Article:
Written by Matthew Knights
Directed by Emma Lynne Harley
Fife’s best-kept secret, and no it isn’t The Secret Bunker – from Lochgelly to Lords (House of), Jennie Lee was a working-class girl from Fife, best known for working her way through the Labour party into becoming the first Minister for the Arts, and eventual co-founder of the Open University. Her name isn’t synonymous with as many as we would like, but her dedication and hard work set a precedent which enabled those who sought a career in the industry a starting place, now if only this sentiment was echoed by the current holders of her position…
Knights Theatre’s upcoming tribute to Lee focuses on her life in broader strokes than solely her political achievements, examining her early intentions and reflecting on how Lee herself would feel looking back on it all. Set in a fictitious museum, cared for by curator George Docherty, the achievements and mementoes of Lee are in good care if a tad dusty. As the cabinets open, so too do the chapters of Lee’s life as her political self and younger self emerge to converse with Docherty and lock horns over their eventual path.
Miraculously, not only are Matthew Knight and Emma Lynne Harley emulating the characteristics of Jennie Lee through the story and direction of the cast, but the team has somehow brought the woman herself into their production through Trish Mullin, who plays Jennie Lee as she is in her political role and duties. The unfaltering core in Mullin’s performance sells any line, regardless of tone or humour, offering a steady glimpse of the potential the production has. There is a control which defies any rehearsal concerns, and Mullin allows for quivers and breaks in the performance conceding an authentic range of emotions.
Equally, George Docherty’s take on the curator morphs into character performances of ladies and gentlemen across Jennie Lee’s life, reinforcing her relationships with the likes of Harold Wilson as well as playing into the production’s humour. There is tenderness too in the primary role as the curator, a custodian of time not seeking glory but the opportunity to share an unsung story that we all in the industry should know.
And perhaps this is why the rehearsed reading deconstructs the notion of the stage so valiantly. If one were to close their eyes or look away from the screen – there would be little to suggest this isn’t taking place on the stage. There’s such evident adoration for their craft, for the task at hand, that within Knight’s writing and Harley’s narration of stage cues that the reading feels akin to a run-through, a behind the scenes peek.
There are notable dips, where Younger Jennie’s delivery is stilted, which is more an issue in scripting than performance, where detail is padded out to create a point of tension between the different mindsets of the younger and older Lee. Here’s the only real rub, where Mullin’s protestations of not becoming a champagne socialist come across as genuine, Hana MacKenzie’s difficulties in communicating the younger Lee’s disappointment comes over as more hollow with the body of exposition required to get Knight’s characterisation across.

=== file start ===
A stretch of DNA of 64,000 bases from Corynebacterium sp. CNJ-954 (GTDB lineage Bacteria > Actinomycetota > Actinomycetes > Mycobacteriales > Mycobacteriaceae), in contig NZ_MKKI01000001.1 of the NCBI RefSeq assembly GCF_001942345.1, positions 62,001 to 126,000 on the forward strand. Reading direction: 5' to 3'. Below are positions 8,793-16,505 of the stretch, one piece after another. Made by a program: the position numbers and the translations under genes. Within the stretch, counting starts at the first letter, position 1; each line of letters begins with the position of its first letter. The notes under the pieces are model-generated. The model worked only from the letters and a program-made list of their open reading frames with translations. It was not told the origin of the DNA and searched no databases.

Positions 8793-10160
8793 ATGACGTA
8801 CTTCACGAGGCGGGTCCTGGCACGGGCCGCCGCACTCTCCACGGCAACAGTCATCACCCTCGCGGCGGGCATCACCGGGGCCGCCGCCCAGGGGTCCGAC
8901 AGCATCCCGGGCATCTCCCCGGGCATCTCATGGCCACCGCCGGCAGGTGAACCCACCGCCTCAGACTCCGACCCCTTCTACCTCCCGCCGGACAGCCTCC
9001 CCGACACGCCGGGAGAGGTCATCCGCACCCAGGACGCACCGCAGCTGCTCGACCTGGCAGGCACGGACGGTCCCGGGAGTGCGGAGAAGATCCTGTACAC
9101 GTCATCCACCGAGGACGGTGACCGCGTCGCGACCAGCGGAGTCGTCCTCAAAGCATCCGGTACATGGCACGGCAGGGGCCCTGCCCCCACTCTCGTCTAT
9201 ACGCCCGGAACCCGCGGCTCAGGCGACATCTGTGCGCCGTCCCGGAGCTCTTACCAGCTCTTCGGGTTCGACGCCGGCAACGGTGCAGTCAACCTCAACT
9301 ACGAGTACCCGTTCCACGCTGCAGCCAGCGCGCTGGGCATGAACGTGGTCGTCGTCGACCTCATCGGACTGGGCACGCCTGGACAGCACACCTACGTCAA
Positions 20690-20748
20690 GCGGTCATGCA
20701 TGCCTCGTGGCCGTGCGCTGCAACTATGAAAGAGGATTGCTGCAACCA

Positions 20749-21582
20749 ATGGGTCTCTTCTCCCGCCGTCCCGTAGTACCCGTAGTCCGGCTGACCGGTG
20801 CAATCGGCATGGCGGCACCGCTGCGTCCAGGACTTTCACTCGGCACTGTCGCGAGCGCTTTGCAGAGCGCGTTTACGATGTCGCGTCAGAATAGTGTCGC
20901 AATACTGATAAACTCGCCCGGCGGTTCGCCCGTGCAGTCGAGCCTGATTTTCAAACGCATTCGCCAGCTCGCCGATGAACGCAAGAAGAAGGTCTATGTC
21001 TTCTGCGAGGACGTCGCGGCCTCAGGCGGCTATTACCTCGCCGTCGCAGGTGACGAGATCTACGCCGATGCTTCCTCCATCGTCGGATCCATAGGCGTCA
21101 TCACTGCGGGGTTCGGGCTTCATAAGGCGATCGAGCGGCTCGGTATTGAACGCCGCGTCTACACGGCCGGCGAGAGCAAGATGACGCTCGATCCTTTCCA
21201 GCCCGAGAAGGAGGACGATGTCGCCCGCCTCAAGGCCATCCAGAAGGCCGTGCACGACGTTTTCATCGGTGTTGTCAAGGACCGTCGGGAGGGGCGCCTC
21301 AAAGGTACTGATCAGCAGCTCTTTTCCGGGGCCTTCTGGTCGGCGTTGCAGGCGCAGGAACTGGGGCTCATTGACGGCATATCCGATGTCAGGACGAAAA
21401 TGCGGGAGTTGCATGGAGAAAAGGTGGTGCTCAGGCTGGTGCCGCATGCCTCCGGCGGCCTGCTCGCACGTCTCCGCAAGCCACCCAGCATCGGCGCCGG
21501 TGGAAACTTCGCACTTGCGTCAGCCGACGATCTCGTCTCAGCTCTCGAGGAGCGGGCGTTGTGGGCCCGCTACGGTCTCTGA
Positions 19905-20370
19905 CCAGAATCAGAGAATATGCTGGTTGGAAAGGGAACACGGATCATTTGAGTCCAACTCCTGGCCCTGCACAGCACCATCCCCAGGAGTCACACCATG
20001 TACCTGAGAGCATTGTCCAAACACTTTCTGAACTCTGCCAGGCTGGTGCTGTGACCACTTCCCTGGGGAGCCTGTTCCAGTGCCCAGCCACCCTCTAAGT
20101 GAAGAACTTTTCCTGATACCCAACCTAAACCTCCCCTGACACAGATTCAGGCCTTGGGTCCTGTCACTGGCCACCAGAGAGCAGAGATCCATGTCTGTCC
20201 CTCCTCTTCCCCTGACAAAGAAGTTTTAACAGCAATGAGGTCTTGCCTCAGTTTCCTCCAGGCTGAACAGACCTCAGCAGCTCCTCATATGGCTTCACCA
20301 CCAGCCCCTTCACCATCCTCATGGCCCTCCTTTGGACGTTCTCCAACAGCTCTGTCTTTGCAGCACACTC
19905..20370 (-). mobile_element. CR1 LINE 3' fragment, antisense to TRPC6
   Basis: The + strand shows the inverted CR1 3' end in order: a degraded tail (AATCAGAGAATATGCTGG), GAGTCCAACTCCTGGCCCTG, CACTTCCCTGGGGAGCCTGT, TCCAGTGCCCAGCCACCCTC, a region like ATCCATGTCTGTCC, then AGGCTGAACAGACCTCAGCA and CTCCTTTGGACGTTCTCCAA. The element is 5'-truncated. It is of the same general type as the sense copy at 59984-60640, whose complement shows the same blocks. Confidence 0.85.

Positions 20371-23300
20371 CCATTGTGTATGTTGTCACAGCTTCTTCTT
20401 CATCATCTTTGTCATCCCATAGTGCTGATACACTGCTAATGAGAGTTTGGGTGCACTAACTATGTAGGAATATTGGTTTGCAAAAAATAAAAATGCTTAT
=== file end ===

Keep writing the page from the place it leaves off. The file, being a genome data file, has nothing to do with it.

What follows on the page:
And whilst there are bumps where stage directions feel overly complex or exist to pad, one has to remember that in a physical performance these would be the first to change. For a reading, there’s oodles of research filtering into the show, weaving tiny snippets of Lee’s life and accomplishments. Better yet, the foundations are sturdy, with keen direction it’s evident where moments of movement would occur to infuse energy into the production. So despite not having a stage to stride onto, there are little concerns Jennie Lee wouldn’t find her footing.
A collaborative effort from tremendous creators, Knights Theatre’s Jennie Lee: Tomorrow is a New Day is supported by The Open University, Creative Scotland and On Fife – stamping an approval from Jennie Lee’s home county. As a rehearsed reading, the opportunity to gain an insight into the up-coming production settles any concerns one would raise, as Knight’s resolute script toys with history in a way that serves as a fitting tribute, as well as a stark reminder of the arts steadfast position – not solely for culture, but as a focus, honing issues to a point. Something Jennie Lee herself recognised, and in championing the value of the industry, there are few more fitting ways than Tomorrow is a New Day.
Further information and ways to support the team can be found on Knights Theatre’s website & social medias.